Cannot merge int-sets of different density.


throws java.lang.IllegalArgumentException: Cannot merge int-sets of different density.

Now this might not be a bug per se, but the README on GitHub claims that

dense-int-set behaves the same as int-set, the difference is only in their memory efficiency.

I think it should either be possible to mix dense/normal sets, or state explicitly in the documentation that it isn't and also possibly update the error message since it wasn't obvious to me that this is the cause (I had totally forgotten I had used dense sets in this one place and believed the problem to be caused by transients).




Zach Tellman
September 23, 2016, 8:00 PM

This is slightly non-trivial to implement, so I may just clarify that it can't be done in the documentation to begin, but the expected behavior is that an operation with sets of different density should return a combined set with the lower density.

September 25, 2016, 4:46 PM

Makes sense.

Looking at the code I wasn't sure whether the check/exception is part of the "public API" or was intended as a "fail early" signal to yourself that an internal invariant has been violated.

Thanks again for the quick response. A note in the README should be enough. Intersection and difference don't throw exceptions since they don't use the merge operation. From my reading of the code though the resulting sets have the density (leafSize) of the this argument.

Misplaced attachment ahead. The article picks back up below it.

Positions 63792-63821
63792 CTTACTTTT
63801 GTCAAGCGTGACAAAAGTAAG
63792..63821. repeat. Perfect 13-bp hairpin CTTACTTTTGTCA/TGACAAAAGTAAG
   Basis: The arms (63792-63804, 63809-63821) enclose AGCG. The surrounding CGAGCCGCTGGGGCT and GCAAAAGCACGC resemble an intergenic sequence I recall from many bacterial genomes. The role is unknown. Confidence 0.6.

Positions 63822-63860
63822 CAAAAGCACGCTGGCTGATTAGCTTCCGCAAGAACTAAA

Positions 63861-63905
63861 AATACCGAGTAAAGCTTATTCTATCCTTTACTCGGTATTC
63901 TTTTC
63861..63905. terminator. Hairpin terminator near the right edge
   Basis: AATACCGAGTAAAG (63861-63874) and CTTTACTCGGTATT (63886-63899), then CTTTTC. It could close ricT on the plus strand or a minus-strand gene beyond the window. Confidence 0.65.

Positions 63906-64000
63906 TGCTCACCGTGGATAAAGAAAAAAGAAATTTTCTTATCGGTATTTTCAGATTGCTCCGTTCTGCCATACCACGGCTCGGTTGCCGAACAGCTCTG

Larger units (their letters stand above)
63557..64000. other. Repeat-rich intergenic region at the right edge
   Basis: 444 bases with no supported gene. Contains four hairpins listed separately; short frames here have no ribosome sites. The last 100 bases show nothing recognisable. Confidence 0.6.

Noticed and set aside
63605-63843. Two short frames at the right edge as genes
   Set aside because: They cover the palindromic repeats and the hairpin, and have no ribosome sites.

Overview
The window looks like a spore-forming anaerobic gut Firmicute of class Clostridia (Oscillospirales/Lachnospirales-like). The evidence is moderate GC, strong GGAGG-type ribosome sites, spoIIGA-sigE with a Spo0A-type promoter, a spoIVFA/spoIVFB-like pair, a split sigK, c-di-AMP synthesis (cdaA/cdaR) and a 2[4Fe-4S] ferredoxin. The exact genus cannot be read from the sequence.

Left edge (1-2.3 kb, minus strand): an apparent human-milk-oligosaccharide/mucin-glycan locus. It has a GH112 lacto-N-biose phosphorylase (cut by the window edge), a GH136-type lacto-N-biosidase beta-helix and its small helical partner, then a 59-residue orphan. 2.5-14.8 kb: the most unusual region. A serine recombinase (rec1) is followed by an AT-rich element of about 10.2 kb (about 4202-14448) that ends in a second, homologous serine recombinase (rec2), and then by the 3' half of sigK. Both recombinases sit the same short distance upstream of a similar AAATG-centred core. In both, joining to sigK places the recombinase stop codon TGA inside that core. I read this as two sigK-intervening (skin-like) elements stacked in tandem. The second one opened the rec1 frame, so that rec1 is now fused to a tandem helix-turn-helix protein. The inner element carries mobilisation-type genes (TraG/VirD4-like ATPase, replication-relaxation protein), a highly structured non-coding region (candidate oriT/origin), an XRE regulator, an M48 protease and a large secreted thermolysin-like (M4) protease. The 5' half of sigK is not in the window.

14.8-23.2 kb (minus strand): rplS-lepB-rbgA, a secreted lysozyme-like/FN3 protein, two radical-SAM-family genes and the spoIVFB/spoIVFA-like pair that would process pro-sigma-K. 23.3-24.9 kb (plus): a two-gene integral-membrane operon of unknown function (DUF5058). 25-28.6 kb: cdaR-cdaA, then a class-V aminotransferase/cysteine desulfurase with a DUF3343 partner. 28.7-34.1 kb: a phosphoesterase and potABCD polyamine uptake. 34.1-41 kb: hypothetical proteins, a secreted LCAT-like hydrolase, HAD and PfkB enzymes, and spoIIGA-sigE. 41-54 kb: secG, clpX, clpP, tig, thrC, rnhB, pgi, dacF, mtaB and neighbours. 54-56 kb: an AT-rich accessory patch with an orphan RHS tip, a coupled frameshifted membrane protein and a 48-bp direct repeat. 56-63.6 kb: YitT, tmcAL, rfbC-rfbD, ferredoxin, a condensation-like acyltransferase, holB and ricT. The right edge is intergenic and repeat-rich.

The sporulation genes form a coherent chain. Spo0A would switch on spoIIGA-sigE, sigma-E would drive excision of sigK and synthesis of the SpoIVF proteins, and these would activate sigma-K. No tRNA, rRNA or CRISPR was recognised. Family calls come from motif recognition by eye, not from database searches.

Could this be used instead? Is it worth the trouble?

The exception could be made more explicit "Cannot compute the union of an int-set and a dense-int-set."

Using the "constructor" names and the name of the operation that failed (union instead of merge) could make it clearer the end-user where the problem is.

Offtopic: This doesn't really affect my program anymore - only the 1st implementation uses union/difference/intersection. The 2nd and 3rd only use disj. The 1st implementation has served it's purpose - making sure the 2nd is correct. Now the 2nd can be used to verify the correctness of the 3rd, over an even more diverse set of inputs, for some of which a dense-set makes sense.


Zach Tellman